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How many miles is 5K, 10K, Half-Marathon and Marathon

If you are new to the running world, you might be a bit confused about how many miles, or kilometers races like 5k/10k/half marathon or marathon are. The confusion is normal since some countries use the metric system, and some use the imperial system.
In this article, we will convert these traditional racing distances and make sure to cover some of the basics you need to know about them.

A 5K is equal to 3.1 miles

The 5k is the most popular racing distance in the U.S. and one of the favorites around the world. It does make sense because everyone can run a 5k, even someone who has never run before. The 5k or 3.1 miles usually takes close to 30 minutes for most runners, but this depends on age, gender, and running experience. However, the 5k is short enough to be completed even by walking, and this is a reason why many beginners start with it. Also, it is a staple distance in the running universe, and if you are running for quite some time, you definitely want to have a 5k time in your pocket when other runners are curious about your level.
You may wonder how long you have to train for a 5k? Well, technically, you can run+walk a 5k even without preparation. However, ideally, you want to spend close to 2 months in order to have a good racing experience and time.

A 10K is 6.2 miles

Once you feel like you mastered the 5k, or if the 3.1 miles feels way too speedy for you, you can give a try to the 10k. 10k is double the 5k, which means you will need a bit more preparation in order to do well. You can still get through a 10k with a combination of running and walking without previous running experience but definitely, it will be hard to enjoy it. For this reason, you better dedicate a good 2 to 3 months of running, if you want to feel comfortable running 6.2 miles. If you are not a beginner, you will likely need less time to adapt to the distance.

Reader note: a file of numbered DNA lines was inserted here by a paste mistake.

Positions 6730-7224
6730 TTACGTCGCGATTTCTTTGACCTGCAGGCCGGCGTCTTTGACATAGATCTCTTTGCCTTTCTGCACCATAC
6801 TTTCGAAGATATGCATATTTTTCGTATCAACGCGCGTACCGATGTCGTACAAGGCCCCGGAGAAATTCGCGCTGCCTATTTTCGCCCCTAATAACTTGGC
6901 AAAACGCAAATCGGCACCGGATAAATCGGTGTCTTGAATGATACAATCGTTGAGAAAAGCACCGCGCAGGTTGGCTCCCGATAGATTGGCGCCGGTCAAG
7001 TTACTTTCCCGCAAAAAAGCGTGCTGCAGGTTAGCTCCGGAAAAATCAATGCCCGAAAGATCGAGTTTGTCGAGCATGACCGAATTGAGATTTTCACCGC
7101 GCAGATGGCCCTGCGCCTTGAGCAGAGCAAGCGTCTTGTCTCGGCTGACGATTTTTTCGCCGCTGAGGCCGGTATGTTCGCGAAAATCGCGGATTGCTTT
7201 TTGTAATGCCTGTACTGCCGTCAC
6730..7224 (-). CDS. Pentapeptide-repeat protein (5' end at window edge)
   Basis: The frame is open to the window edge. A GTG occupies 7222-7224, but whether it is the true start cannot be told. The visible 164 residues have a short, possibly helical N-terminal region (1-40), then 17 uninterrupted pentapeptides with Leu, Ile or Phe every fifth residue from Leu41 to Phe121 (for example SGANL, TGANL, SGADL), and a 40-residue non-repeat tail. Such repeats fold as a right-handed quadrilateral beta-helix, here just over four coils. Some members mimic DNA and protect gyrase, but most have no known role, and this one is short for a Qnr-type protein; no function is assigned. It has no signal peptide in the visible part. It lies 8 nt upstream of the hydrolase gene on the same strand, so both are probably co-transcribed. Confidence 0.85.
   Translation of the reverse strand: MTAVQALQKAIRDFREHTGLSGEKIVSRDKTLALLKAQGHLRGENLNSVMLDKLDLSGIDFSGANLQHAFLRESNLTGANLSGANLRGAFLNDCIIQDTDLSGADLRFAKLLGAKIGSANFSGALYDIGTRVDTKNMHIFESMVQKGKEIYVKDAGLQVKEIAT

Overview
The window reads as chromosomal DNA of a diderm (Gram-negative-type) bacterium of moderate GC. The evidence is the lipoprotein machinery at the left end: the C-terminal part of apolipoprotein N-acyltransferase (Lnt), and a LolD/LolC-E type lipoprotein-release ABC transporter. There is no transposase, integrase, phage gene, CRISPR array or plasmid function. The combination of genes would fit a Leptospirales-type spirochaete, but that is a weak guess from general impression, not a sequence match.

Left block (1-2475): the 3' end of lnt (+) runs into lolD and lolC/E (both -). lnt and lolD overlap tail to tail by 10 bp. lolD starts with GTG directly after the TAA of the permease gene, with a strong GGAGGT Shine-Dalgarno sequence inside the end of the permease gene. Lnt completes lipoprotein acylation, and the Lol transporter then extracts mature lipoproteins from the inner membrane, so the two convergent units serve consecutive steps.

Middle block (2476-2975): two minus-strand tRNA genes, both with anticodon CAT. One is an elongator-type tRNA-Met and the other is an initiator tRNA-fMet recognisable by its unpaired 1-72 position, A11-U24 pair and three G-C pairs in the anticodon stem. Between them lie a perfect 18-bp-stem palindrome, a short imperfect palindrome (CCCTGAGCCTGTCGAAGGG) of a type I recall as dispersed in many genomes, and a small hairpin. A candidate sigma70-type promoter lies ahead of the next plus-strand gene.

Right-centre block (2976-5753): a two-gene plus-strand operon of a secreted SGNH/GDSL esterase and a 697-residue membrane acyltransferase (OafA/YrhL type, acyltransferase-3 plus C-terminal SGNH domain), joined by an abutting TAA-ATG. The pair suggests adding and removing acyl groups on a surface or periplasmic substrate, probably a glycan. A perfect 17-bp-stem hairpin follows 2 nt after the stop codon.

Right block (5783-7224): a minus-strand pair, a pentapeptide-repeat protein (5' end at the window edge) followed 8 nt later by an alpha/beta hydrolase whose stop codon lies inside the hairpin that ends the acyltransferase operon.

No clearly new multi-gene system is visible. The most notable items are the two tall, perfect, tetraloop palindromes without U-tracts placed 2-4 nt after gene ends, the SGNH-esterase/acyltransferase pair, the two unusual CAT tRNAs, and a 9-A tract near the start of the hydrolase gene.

Keep in mind that most runners finish the 10k in a bit more than an hour, thus, it’s good to give your body time to adjust to good long efforts.

A Half-marathon is 13.1 miles or 21.1km (21.0975km to be exact)

As you can imagine, the half marathon is not a short distance. Most runners move to the half marathon after they have been running for a while. The half-marathon requires more time spent running. It’s not a good idea to start with a half marathon race your running journey. You will likely put too much stress on your body and you can get easily injured. For this reason, I will suggest you spend at least 3 -4 months running consistently until you try “the half”.
You may need less time if you are a high mileage runner who has good previous experience with the 5k and the 10k. Ideally, before running a half-marathon you want to be able to run at least 10miles (=16km) during your workouts/ easy days. This will ensure that your body will be able to handle the stress of couple more miles. This race often is completed for more than 2 hours and this puts your body under a lot. The half-marathon also requires a bit more knowledge about running in terms of hydration and nutrition during the race. Thus, I suggest you do the half after you feel more confident in your running abilities.

A marathon is 26.2miles or 42km 195m

The marathon is a special distance. It takes a lot from you but also it gives you a lot. If you are able to complete a marathon, you will feel like you can overcome every hurdle in your life. The marathon is not just a test of endurance for runners, but a test of mental and physical strength as a person.
In order to handle well what is about to come, if you decide to race the marathon, you better spend at least 6 months if you are a beginner and at least 4 months if you have been running for a while. It often takes more than 4 hours to complete a marathon, especially if you are a beginner. This means that your body will be under huge stress and it needs a good adaptation. Your mileage and the duration of your long runs will make the difference. Try to increase both gradually so your body gets a sense of what is to run far. Here it’s very important to listen to your body and take very good care of hydration and nutrition both during and before/after the race.

To set yourself for success, you better try each of these distances by starting from little (the 5k) and build up slowly to the longer distances. This will ensure that your progress is smooth and your mind and body are ready to handle the challenge.

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